Terry Nation’s Dalek Invasion of Earth is probably (in fact almost certainly) my favourite First Doctor tale. Although old enough I don’t in fact remember any First Doctor stories being broadcast and have actually not seen many since so maybe this is a dubious accolade though I suspect I may be right and although this (historically) can not contend with the first Dalek story for setting the agenda for the show, I suggest that on many levels this is a better story. The picture I have chosen is from near the beginning – the temporal adventurers have landed in what appears to be home for Barbara and Ian, as yet they know now what is to come. The TARDIS is amusingly shown with windows open! Stay with us as we explore the future or the year 2174 (or 2150 if you go with the film version, or 2157 according to later stories)!
London in the future is all but deserted; we find out that the Daleks have invaded the Earth and taken over with the aid of their slaves the Robomen. They are digging a hole in Bedfordshire to allow a mighty engine to be inserted into the Earth’s core making the whole planet into a massive space travelling vehicle!
There follows encounters with resistance, capture, escape and eventual flight to Bedfordshire. Life in a Dalek mine is shown in all its grim reality and most disturbing of all is that on the way Barbara is actually betrayed by an old woman and her daughter all for some food. This suggests that maybe the Daleks are not the most despicable alien faced by the Doctor over the years after all.
Eventually the mine shaft is sabotaged, humanity saved and Daleks defeated. The story ends with Susan being left behind to make a new life in the ruins with a man she has fallen in love with.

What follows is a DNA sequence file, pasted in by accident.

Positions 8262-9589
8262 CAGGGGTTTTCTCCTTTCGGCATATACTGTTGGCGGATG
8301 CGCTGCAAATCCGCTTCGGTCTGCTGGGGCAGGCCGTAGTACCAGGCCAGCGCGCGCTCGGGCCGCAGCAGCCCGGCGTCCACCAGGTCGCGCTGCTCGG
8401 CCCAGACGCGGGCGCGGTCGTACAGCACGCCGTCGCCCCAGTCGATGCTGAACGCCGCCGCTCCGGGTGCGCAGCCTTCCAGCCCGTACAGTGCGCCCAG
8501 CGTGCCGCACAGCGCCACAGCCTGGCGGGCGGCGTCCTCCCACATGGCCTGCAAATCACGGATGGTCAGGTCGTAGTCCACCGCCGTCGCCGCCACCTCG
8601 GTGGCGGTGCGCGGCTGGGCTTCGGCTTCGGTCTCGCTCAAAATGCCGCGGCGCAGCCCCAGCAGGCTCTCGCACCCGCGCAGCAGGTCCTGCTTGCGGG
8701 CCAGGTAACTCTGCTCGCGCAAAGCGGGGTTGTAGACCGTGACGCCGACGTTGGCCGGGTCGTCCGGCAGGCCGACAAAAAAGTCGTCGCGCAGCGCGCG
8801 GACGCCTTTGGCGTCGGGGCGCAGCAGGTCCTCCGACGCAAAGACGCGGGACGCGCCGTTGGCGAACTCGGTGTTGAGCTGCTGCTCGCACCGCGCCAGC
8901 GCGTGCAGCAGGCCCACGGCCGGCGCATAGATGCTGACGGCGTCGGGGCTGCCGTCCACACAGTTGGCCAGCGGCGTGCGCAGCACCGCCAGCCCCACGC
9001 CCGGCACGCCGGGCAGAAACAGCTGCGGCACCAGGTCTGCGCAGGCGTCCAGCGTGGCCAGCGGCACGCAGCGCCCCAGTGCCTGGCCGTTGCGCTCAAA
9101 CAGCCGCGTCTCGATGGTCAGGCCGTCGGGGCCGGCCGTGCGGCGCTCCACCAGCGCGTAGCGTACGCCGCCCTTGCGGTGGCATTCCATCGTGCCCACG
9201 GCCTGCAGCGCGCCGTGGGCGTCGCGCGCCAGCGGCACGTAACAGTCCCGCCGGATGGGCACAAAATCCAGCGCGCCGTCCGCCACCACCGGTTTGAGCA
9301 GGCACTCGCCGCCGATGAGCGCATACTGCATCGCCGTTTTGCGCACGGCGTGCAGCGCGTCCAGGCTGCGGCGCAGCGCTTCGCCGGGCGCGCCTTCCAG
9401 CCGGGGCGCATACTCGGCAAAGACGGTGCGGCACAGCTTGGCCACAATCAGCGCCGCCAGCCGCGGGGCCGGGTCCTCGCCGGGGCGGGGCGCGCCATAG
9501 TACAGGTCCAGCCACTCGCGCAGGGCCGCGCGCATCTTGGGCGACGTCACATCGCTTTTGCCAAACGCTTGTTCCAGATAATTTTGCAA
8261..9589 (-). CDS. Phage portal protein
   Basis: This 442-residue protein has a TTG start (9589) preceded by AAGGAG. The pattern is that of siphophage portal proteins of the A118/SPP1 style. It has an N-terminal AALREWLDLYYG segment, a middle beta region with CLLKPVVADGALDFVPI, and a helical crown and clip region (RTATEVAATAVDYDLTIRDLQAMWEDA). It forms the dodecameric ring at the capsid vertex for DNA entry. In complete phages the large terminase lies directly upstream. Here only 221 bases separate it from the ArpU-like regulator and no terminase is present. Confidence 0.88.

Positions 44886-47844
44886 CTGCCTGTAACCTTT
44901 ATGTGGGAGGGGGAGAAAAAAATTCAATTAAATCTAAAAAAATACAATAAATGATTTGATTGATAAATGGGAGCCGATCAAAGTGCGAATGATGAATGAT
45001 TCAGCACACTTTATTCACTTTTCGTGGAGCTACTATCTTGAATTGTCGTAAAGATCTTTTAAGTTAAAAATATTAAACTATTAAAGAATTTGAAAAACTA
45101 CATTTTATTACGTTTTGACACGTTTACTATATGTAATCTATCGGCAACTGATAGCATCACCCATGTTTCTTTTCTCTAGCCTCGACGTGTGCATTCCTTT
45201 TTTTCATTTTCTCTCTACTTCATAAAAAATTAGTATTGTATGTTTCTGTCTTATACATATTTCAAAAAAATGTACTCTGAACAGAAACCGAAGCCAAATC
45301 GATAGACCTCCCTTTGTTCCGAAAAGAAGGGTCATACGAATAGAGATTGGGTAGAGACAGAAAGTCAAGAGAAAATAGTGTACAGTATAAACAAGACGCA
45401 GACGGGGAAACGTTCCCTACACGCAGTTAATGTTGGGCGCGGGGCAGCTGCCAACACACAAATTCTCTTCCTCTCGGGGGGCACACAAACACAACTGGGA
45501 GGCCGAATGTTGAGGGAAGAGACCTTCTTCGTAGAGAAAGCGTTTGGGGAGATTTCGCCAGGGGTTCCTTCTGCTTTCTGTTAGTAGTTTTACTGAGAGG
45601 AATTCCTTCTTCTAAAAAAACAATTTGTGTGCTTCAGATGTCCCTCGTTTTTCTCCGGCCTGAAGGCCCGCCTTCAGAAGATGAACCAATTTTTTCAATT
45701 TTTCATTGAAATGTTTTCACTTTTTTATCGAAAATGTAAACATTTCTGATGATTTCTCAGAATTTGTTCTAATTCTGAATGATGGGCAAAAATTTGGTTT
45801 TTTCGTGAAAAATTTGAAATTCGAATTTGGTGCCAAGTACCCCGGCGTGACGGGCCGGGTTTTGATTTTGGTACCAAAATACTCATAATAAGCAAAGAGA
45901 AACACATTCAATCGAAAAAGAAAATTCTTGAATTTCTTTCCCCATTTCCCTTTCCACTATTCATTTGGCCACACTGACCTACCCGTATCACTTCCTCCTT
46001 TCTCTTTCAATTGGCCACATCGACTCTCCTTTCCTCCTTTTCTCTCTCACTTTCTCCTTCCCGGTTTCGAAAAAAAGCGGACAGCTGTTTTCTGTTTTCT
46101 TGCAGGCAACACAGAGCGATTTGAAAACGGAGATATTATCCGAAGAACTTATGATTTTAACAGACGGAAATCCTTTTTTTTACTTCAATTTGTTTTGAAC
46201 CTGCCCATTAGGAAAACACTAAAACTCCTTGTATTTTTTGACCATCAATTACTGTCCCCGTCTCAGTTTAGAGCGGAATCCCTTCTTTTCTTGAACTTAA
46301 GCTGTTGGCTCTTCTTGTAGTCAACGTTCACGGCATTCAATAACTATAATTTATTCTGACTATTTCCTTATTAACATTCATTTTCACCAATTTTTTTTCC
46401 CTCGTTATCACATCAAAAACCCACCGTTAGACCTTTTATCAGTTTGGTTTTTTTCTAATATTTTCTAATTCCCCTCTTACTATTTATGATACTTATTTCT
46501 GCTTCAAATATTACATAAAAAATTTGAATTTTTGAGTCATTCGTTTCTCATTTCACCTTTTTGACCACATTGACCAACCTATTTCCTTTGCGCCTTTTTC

The acting and writing is for the most part strong. The lack of CGI means that story telling didn’t rely on effects but on the quality of the performance. There is something very powerful about the simple Dalek emergence from the Thames and the casual way they dominate the streets of London.
At six-parts it feels stretched and the whole episode with the monster around the mine camp adds little of any value. Put that to one side and this is a tremendous second outing for the Daleks!
The Importance to canon
Three main reasons in order (I think) of significance:
- The Daleks are now established, evil in the extreme and throw the word exterminate around as though they invented it
- The whole stealing the Earth concept would be repeated for the Tenth Doctor in The Stolen Earth and also re-visited in the end of the Ballad of Lucie Miller by Big Finish the last season of Eighth Doctor Adventures (see here)
- This is the story where the Doctor leaves Susan behind as he knows she should stay and be with David Campbell. This is a pivotal re-shaping of the core crew and an event that (Big Finish and dodgy Eastenders specials apart) hangs long over the whole show.
Why else is this remarkable?
For me the passage of time has helped make the 60s East London Docks seem more strange then they could ever have seen at the time and I find myself moved by the discontinuity of the unreachable past posing as the future yet to be. Attempting also to reflect on how this would have played at the time to a public familiar with very little in the way of sci-fi and inevitably seeing a version of H.G. Wells’s War of the Worlds perhaps though here salvation is won through human endeavour and not through the intervention of microbes!